Vinh Moc tunnels, Central Vietnam

  - darkometer rating:  3 -
Another network of tunnels and underground dug-outs near the DMZ, in Central Vietnam. Unlike the more famous Cu Chi tunnels near Ho Chi Minh City, the Vinh Moc tunnels were less for combat during the Vietnam War and more for actually living in. 

>More background info

>What there is to see


>Access and costs

>Time required

>Combinations with other dark destinations

>Combinations with non-dark destinations


More background info: During the Vietnam War, esp. between 1968 and 1972, Vinh Moc found itself in what the USA had designated "free fire zones", where anything that moved was treated as a legitimate target. Constant carpet bombing by B-52s made life above ground impossible. So while some inhabitants fled, others dug in.
Thus a whole village was relocated underground at Vinh Moc. Using only primitive tools, a network of some 2 miles (3 km) of underground passages was dug out. The heavy clay earth made it possible to dig deep into bomb-proof levels. The inhabitants only ventured outside to tend their fields (or what US bombing had left of them). Village life otherwise continued in the tunnels, which were comparatively comfortable (in contrast to the combat tunnels of e.g. Cu Chi).
The tunnels were not purely for civilian purposes, however (the distinction between combatants and civilians is notoriously blurred in the context of Vietnam anyway), but were also used to transport weapons and other equipment, brought in from Con Co Island, a North Vietnamese base off the coast near Vinh Moc in the South China Sea..
During the ca. 4 years of more or less constant underground living and holding out, 17 babies were even born in the tunnel hospital, who basically wouldn't see the light of day until years later when the war was over …
What there is to see: The tour of the site (with local guides) typically takes in the small museum above ground first – which is a rather dark and unrevealing affair, with a few artefacts, photos and socialist realist war glamorization (that pretty female star of the propaganda film shown at Cu Chi makes a re-appearance in a photo portrait), and a few strange objects, such as a watch, which apparently was a gift to Uncle Ho from the GDR (don't ask me what it's doing here at the tunnels).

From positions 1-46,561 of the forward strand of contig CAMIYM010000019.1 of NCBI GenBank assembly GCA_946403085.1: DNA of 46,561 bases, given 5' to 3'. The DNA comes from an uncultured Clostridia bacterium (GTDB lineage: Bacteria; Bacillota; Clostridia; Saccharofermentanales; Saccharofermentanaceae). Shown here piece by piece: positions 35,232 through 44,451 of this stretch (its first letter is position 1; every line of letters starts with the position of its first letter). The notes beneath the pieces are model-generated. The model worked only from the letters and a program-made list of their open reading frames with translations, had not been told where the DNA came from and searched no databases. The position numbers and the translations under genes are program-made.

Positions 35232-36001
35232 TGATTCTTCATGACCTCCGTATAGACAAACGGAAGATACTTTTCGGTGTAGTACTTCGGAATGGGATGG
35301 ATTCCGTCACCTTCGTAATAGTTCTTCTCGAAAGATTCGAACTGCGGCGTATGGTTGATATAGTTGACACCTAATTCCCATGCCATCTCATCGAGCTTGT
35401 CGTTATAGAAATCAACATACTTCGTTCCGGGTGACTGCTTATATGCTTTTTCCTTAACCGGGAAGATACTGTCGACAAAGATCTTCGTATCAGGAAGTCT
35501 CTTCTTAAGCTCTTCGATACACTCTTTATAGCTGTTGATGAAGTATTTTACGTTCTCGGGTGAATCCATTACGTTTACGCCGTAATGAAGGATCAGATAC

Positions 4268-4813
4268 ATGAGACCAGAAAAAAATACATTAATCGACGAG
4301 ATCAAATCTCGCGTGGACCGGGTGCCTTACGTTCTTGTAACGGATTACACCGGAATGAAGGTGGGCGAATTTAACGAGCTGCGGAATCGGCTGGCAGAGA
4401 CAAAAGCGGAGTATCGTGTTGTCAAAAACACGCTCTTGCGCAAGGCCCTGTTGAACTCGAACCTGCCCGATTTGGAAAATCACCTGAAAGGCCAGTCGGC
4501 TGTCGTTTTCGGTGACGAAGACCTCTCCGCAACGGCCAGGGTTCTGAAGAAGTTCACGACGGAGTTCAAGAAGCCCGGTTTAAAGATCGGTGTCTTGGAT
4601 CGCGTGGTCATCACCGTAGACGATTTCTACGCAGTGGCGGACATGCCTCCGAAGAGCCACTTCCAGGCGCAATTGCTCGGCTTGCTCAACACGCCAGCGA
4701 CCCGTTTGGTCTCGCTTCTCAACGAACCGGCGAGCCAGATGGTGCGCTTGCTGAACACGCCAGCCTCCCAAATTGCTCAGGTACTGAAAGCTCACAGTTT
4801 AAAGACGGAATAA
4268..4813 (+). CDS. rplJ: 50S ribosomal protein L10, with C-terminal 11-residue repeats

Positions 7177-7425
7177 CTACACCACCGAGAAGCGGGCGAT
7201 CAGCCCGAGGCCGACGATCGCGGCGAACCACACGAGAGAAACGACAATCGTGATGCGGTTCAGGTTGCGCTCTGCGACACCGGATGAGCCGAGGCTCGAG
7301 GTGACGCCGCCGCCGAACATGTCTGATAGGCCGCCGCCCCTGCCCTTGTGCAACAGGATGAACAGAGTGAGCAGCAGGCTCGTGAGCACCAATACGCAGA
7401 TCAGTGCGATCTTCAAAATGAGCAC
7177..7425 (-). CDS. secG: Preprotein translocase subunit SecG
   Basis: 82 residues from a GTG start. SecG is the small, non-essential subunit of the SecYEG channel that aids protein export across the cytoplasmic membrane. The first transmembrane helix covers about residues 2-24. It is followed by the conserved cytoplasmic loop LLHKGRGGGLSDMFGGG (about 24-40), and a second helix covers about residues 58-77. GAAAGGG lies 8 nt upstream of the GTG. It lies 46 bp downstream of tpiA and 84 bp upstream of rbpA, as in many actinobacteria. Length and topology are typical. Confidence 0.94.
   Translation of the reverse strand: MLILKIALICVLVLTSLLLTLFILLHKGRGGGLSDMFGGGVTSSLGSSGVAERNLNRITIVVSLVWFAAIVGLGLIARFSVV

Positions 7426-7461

Steps then lead down the actual tunnels. You pass the "family quarters" – basically just niches cut into the side of the main tunnel, with barely enough space for three people and zero privacy. You also get shown larger dug-out rooms used for meetings, storage and as a hospital. Today, many of these are occupied by those life-size but rather non-life-like dummies to illustrate things for tourists better.
Suddenly you emerge into daylight again, directly by the sea, just above a beach. This exit, then thoroughly camouflaged, would have been for receiving night-time deliveries of weapons and other supplies from the sea (via Con Co Island) … You too go back in but eventually get out at one of the ground-level exits.
Negotiating these tunnels is a lot easier than getting down the much narrower and dirty Cu Chi tunnels, although if you're tall you still have to stoop a bit and be careful not to bang your head. But that's nothing compared to the claustrophobia the full length crawl thorough the preserved Cu Chi tunnels can generate.
On the other hand, the Vinh Moc tunnels are a lot more illustrative of everyday life underground, while the surface was being pounded by carpet bombing. The tunnels at Vinh Moc were apparently hit only once by a drilling bomb, which however failed to go off and instead created another air vent …
Location: on the northern side of the former DMZ of Central Vietnam, by the coast, some 25 miles (40 km) north of Dong Ha, and just a few miles north east of Hien Luong Bridge.
Google maps locator:[17.074,107.111]
Access and costs: for general tours see DMZ. Independently, you could get a taxi or minibus from Dong Ha. Opening times of the tunnels/museum: 7:30 a.m. to 5 p.m., admission is nominally something like 25,000 Dong (but that's typically included in DMZ guided tours anyway).
Time required: about 30 to 40 minutes for the tour and a quick look around the museum.
Combinations with other dark destinations: a visit to the Vinh Moc tunnels is a typical add-on to Hien Luong Bridge and its monuments and museum, and can best be integrated into a two-day DMZ tour. For further afield, see Vietnam in general
Combinations with non-dark destinations: see DMZ/Hien Luong Bridge.
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©, Peter Hohenhaus 2010-2019

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